Satisfied life
Are you enjoying your own life enough that, if everything came to an end, you'd be satisfied?
 

Life can change forever in a moment. We all know that on some level, of course. Either we’ve been there, or we’ve witnessed someone we know whose entire life was upended by a random moment that stopped everything dead in its tracks. 

When life-changing moments happen, I yearn for a deeper understanding of whether there were warning signs or contributing factors that might have signaled the impending change. I evaluate my own life and wonder if I too am moments or years away from everything halting. I say the same silent prayers everyone says to protect those they hold most dear and hope for the best. 

Over the past few months, I’ve witnessed three families experience these gutting, life altering moments of significant tragedy. I’m fascinated by the resilience of people, the value of community during moments such as these, when the life someone has built has swiftly fallen apart. There are a great many lessons we can take away from these moments, but the one I’ve come back to over and again this year as I bore witness to the tremendous loss of another revolves around this question: “Am I taking everything for granted?” 

Am I enjoying it all enough? Am I grateful enough? As a parent, how do I balance the taxing nature of parenthood and my need for self-care amidst the chaos of these years with the need to enjoy every single second you can with my children? As an employee, how do I balance day-to-day frustrations with the gratitude I hold for my job? Am I filling my hours and days with enough joy that, if it all came to a sudden end, I’d be happy with the way I lived?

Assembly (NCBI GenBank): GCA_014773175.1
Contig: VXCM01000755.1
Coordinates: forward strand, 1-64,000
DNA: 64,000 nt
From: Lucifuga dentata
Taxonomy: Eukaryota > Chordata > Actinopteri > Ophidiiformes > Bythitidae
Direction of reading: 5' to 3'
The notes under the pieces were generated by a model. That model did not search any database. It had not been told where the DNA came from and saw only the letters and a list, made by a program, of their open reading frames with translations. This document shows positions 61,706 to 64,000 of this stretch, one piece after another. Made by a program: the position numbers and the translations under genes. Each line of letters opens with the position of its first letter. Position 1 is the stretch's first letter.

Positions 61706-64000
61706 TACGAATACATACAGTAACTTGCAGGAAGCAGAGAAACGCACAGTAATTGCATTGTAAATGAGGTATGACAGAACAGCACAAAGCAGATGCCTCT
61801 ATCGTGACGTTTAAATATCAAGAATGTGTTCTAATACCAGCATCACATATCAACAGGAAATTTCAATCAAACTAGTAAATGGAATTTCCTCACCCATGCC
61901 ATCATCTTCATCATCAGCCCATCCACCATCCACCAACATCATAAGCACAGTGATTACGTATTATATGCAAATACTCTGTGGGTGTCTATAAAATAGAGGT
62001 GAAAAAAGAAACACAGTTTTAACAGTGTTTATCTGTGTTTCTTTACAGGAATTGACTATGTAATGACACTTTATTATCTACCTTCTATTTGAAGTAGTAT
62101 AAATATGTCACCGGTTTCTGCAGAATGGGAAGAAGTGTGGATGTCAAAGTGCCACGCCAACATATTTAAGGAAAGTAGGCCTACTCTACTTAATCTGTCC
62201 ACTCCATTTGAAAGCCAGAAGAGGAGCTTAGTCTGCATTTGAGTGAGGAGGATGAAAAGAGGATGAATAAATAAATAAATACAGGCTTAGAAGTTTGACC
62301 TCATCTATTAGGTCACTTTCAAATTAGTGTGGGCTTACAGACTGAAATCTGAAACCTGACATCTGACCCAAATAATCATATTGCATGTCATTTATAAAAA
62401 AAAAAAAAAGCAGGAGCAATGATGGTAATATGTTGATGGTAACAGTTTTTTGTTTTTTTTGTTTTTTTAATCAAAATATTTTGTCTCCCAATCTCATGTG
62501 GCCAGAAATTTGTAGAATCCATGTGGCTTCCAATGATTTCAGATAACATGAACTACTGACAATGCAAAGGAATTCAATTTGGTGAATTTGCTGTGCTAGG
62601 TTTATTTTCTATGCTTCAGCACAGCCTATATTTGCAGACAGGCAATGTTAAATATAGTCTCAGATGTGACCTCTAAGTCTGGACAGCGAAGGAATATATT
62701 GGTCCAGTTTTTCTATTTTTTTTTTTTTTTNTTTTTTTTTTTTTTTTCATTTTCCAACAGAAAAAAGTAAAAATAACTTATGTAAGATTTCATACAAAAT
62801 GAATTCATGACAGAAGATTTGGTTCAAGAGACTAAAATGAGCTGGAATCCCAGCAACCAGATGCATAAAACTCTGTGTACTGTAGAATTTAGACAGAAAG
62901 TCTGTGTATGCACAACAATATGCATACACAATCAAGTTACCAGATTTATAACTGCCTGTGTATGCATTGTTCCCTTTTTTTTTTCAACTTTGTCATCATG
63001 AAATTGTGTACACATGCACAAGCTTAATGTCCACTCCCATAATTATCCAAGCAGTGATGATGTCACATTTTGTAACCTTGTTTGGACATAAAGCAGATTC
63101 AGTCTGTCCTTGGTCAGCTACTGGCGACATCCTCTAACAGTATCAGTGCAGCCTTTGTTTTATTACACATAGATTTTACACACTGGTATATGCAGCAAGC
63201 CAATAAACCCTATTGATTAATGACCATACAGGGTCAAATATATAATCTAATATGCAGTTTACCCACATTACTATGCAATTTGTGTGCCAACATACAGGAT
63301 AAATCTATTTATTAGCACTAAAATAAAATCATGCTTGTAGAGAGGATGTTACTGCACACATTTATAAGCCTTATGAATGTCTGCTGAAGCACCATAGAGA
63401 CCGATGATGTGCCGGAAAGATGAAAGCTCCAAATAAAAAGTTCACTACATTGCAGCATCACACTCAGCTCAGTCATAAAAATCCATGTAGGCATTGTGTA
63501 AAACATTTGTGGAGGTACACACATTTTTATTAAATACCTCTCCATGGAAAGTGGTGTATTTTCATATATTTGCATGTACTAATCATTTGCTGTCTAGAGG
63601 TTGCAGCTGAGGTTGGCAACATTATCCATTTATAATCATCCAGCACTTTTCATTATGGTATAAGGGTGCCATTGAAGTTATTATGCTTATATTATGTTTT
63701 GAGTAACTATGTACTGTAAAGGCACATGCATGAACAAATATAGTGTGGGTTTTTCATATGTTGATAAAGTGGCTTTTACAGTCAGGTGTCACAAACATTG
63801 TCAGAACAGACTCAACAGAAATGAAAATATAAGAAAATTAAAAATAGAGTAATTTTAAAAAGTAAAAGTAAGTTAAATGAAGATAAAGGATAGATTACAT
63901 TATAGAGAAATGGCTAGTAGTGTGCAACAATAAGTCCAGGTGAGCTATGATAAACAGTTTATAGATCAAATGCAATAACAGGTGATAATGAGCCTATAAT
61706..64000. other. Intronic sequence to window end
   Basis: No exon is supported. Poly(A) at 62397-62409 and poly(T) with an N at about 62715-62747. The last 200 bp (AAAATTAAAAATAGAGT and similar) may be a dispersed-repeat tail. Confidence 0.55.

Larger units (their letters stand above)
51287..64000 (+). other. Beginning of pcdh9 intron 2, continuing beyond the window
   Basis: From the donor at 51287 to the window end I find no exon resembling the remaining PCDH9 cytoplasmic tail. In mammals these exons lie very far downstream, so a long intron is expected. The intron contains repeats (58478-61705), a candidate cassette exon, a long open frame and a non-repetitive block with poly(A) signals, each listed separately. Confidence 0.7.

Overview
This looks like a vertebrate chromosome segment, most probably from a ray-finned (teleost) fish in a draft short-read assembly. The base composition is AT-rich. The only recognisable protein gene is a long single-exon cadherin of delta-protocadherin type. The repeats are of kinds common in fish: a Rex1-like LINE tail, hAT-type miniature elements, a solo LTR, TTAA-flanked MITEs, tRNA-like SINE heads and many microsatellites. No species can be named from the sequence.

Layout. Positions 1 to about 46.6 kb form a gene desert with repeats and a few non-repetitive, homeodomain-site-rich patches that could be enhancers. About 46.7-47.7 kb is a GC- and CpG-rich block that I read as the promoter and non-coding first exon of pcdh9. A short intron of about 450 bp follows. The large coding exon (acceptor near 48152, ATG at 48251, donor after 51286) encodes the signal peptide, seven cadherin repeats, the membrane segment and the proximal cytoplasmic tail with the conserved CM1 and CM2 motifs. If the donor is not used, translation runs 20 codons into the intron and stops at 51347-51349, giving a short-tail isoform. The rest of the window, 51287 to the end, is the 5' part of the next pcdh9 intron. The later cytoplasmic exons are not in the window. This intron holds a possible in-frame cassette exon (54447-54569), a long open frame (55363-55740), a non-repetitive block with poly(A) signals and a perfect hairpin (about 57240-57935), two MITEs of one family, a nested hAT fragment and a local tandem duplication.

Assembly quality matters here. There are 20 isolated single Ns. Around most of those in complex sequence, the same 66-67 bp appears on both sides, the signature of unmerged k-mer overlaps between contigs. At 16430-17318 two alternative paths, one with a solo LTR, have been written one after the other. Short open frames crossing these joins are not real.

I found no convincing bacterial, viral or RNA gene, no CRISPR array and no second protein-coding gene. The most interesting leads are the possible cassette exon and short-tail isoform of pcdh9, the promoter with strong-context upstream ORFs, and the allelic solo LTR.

Answering those questions is really a matter of perspective. When my perspective is narrow and I’m looking at just the past few days or hours, it’s hard to give myself the balance I need to sustain the pace of this season. The competing priorities of parenthood, marriage, home ownership, work, friendship, faith and self all require my full attention. If I’m spending the evening snuggling and reading with my daughter, then the dishes won’t also get done tonight. Yes to one good thing is no to another good thing, maybe for now, maybe for longer. How can I feel frustrated with this screaming toddler when my friend would give anything to have her toddler back?

I’m learning that the answer to the question, “Am I taking everything for granted?” is both yes and no. There are moments I’m not enjoying it enough, but also there are moments of tremendous joy. It’s both/and. No, I’m not enjoying the tantrum in the moment, at all. But, when the tantrum settles and those pudgy arms wrap around my neck, there’s no end to the amount of gratitude I have for that precious babe. 

When I can lift my head out of the chaos and broaden my perspective, it’s much easier to see that everything is good, and identify the areas that need attention. This past Christmas, in the midst of a fresh swarm of questions about whether my priorities were in the correct order, I made a photo book for each of my children as a gift. Each book featured one of my children and their highlights of the year. 

As I was compiling the photo books, I was reminded of the awesome things we’d done together as a family over the course of the year. We’d taken trips, visited museums, walked to the playground dozens of times, celebrated birthdays, watched parades and enjoyed ice cream cones. There’s no limit to our capacity for wonderful moments, so no matter when it comes to an end, in a year or in a hundred, it’ll never feel like enough. Yet, with a broader perspective, we can see how rich the lives we’re leading are, and find comfort in the tension of this incredible season.

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